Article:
Joshua Chaffee
Joshua Chaffee

Apr 10. 3 mins

Cold Water Surfing — What It’s Like and How to Enjoy it

As much as we would all love to be diving in crystal-clear 27°C (80°F) water, that just isn’t the case for all of us. Our diving waters are diverse, and that includes the temperature. For those of us located in less-than-tropical areas, some outdoor sports seem a bit more difficult — but they aren’t impossible.

Whether you live in a frigid climate or you are vacationing there, cold water surfing can give you the rush you are looking for.

How it Feels to Surf Icy Waters

When I say cold, I don’t mean 20°C (68°F), I’m talking bone-chilling temperatures from 0°C (32°F) – 10°C (50°F).

If you frequently dive in cold water, you might have an idea of the tingly feeling and numb extremities associated with cold water surfing. Unfortunately, you don’t have the luxury of wearing a super-thick drysuit when you surf; you have to be more flexible. You can’t gear up as heavily as you can in an icy dive.

The sensation of gliding along a wave in such a cold environment is described by many cold water surfers as a sublime exhilaration

It’s a huge change of pace if you are used to tropical waters, but nothing is as invigorating as catching a semi-frozen wave and riding it to the bitter end.

In all honesty, many would say it’s quite unpleasant — and even dangerous — if you aren’t properly prepared. Even the most prepared cold surfer would tell you that numb fingers and toes are part of the game.

Intense shivers at the end of a day are normal. If your foot isn’t a frozen brick by th
e time you get out, you got out too early.

How to Prepare Yourself For Cold Water

If you want to enjoy yourself, preparation is key. The secret to having a good time in icy water is one part attitude, one part gear, and one part experience. You have to be really pumped up to go out cold water surfing. If you complain at 20°C (68°F), then real cold water probably isn’t up your alley.

Gear Up
As mentioned earlier, you can’t exactly wear the same level of gear as you can on a dive since you need to stay limber. A thick wetsuit is absolutely necessary on any cold surf outing.
You will find that a 5 or 6mm wetsuit is best for the torso, you can usually get away with a little thinner on the arms. Don’t skip out on quality, though. More expensive wetsuits typically deliver a more limber, higher-quality, product.

Booties and hoods are important if you want to stave off hypothermia and keep your body warm for as long as possible. Keeping the feeling in your foot, and especially your big toe is important when it comes to keeping control of your board.

Surfer film-maker Cyrus Sutton talks about what it’s like in cold water without booties in an interview with surfer.com: “The first time I was in Russia, I went out for a sunrise session without my booties and my feet started going numb. When I got out, I could barely walk up the beach. At that point, I was getting afraid of hypothermia…”. He continues, “Long story short, don’t underestimate the coldness. If you’re cold, you’ll surf really poorly and you’ll be in a lot of pain…Just suit up.”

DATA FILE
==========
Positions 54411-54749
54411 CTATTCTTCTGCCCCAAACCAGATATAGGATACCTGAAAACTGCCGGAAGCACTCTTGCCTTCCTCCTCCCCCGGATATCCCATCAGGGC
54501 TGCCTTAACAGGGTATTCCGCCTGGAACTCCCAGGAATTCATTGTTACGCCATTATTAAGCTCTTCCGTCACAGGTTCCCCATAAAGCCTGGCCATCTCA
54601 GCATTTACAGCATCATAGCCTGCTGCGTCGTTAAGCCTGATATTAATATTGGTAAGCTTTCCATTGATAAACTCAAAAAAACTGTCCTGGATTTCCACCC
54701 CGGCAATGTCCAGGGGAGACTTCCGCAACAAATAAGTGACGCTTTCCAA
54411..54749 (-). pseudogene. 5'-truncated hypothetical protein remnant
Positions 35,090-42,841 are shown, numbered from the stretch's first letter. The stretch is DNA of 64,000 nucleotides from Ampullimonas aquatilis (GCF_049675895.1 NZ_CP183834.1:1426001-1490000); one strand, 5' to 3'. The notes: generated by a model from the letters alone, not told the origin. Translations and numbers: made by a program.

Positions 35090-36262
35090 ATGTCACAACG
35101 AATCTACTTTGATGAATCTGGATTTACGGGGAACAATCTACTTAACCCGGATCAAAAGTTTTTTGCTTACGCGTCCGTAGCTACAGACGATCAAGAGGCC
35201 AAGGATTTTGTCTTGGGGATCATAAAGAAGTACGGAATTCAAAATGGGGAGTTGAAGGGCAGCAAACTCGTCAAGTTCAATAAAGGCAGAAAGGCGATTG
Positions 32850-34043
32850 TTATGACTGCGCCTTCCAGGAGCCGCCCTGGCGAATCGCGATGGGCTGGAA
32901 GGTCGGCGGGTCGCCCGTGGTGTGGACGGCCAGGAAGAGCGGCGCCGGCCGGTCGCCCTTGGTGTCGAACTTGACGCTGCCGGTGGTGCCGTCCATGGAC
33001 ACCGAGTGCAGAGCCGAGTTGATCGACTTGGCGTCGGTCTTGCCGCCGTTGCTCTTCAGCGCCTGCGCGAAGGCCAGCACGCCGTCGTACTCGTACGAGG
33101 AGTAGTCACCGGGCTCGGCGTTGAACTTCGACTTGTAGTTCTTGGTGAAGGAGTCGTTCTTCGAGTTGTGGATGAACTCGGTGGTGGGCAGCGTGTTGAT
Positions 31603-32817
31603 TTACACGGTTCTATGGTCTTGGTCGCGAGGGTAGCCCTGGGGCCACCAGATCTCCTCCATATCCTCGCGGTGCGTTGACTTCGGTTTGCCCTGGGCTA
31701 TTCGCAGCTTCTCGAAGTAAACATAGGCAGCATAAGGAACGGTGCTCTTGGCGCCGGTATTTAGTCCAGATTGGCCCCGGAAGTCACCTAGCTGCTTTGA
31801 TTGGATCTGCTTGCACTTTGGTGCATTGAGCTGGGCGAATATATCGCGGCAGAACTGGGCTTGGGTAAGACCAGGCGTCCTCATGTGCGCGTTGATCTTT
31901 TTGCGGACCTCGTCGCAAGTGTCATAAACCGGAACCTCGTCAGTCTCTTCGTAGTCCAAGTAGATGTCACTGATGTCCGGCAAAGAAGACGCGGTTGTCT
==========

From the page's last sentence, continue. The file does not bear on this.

Diet Focused for Warmth

Believe it or not, what you eat can have a huge effect on how warm you stay all day long. Of course, physical activity usually does a good job of keeping you warm, but combined with icy water, it just isn’t enough.

Vegetables like carrots and sweet potatoes are great “warm” foods that provide your body with heat as they are digested. Peanuts are also great for speeding up the metabolism and providing heat to your cold body.

Other recommended foods include coconut oil, cayenne pepper, brown rice, fresh ginger, and even ice water. Drinking some icy water before you get out of the warmth of your car can be a great way to turn up the heat. Your body’s natural response to the extreme cold is to turn up the heat on your internal furnace. Eating the right foods and eating well can make a huge difference.

Other Tips

  • It’s important to stretch before you get into the water. This not only allows blood to flow to your extremities, but it could keep you from getting hurt.
  • Keep moving. Even though there is a lot of movement already associated with surfing, you know there are a lot of slow times. While you are waiting to catch the next wave, move as much as you can. Don’t keep your hands in the water, either, tuck them under your armpits to keep them as warm as possible.
  • Keep warm while changing clothes. Don’t strip off your upper layer of clothes while you start putting your feet into your wetsuit. You will stay a lot warmer in a sweater than you will with the icy wind against your bare chest. Also, when you are done surfing, you need to have dry clothes waiting for you. If your vehicle allows for it, it might even be best to change inside your car with the heater blasting. The less time the frigid air has to sting your wet skin the better.

Give Cold Water Surfing a Try

If you’ve never done it before, it’s worth a shot. Prepare yourself diligently and you will have a great time. There are a lot of amazing cold water spots to choose from. Take a look at this surfer from Nova Scotia, Canada taking on the frigid waters near his home. Hopefully, seeing it will be enough to convince you to take a crack at cold water surfing for yourself.

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